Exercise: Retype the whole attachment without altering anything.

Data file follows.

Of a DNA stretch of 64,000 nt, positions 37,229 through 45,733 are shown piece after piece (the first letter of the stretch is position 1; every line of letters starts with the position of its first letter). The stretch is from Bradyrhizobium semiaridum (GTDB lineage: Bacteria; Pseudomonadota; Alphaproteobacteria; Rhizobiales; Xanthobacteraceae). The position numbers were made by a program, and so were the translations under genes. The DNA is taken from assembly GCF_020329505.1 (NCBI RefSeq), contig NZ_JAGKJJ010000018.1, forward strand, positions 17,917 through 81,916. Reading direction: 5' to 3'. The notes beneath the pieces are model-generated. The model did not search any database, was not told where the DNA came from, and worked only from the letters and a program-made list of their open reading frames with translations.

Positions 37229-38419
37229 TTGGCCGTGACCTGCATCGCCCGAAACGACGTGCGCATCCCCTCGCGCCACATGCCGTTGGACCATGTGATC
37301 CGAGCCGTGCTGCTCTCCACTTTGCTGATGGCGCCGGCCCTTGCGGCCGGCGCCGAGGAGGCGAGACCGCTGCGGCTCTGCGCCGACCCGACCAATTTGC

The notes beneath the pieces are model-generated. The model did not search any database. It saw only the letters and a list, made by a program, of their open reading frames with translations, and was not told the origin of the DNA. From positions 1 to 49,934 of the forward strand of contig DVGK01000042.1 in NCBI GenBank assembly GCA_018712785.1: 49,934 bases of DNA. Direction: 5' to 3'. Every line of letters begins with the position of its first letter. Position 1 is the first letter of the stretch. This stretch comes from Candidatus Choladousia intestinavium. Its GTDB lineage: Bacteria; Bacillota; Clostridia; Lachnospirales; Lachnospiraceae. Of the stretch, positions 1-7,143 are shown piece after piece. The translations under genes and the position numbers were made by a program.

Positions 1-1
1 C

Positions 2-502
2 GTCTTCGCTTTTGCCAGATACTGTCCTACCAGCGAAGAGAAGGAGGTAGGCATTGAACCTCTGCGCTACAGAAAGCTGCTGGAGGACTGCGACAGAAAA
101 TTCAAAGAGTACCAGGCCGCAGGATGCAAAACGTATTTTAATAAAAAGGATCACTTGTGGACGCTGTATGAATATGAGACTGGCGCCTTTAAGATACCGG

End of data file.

Of a DNA stretch of 64,000 nt, positions 37,229 through 45,733 are shown piece after piece (the first letter of the stretch is position 1; every line of letters starts with the position of its first letter). The stretch is from Bradyrhizobium semiaridum (GTDB lineage: Bacteria; Pseudomonadota; Alphaproteobacteria; Rhizobiales; Xanthobacteraceae). The position numbers were made by a program, and so were the translations under genes. The DNA is taken from assembly GCF_020329505.1 (NCBI RefSeq), contig NZ_JAGKJJ010000018.1, forward strand, positions 17,917 through 81,916. Reading direction: 5' to 3'. The notes beneath the pieces are model-generated. The model did not search any database, was not told where the DNA came from, and worked only from the letters and a program-made list of their open reading frames with translations.

Positions 37229-38419
37229 TTGGCCGTGACCTGCATCGCCCGAAACGACGTGCGCATCCCCTCGCGCCACATGCCGTTGGACCATGTGATC
37301 CGAGCCGTGCTGCTCTCCACTTTGCTGATGGCGCCGGCCCTTGCGGCCGGCGCCGAGGAGGCGAGACCGCTGCGGCTCTGCGCCGACCCGACCAATTTGC

The notes beneath the pieces are model-generated. The model did not search any database. It saw only the letters and a list, made by a program, of their open reading frames with translations, and was not told the origin of the DNA. From positions 1 to 49,934 of the forward strand of contig DVGK01000042.1 in NCBI GenBank assembly GCA_018712785.1: 49,934 bases of DNA. Direction: 5' to 3'. Every line of letters begins with the position of its first letter. Position 1 is the first letter of the stretch. This stretch comes from Candidatus Choladousia intestinavium. Its GTDB lineage: Bacteria; Bacillota; Clostridia; Lachnospirales; Lachnospiraceae. Of the stretch, positions 1-7,143 are shown piece after piece. The translations under genes and the position numbers were made by a program.

Positions 1-1
1 C

Positions 2-502
2 GTCTTCGCTTTTGCCAGATACTGTCCTACCAGCGAAGAGAAGGAGGTAGGCATTGAACCTCTGCGCTACAGAAAGCTGCTGGAGGACTGCGACAGAAAA
101 TTCAAAGAGTACCAGGCCGCAGGATGCAAAACGTATTTTAATAAAAAGGATCACTTGTGGACGCTGTATGAATATGAGACTGGCGCCTTTAAGATACCGG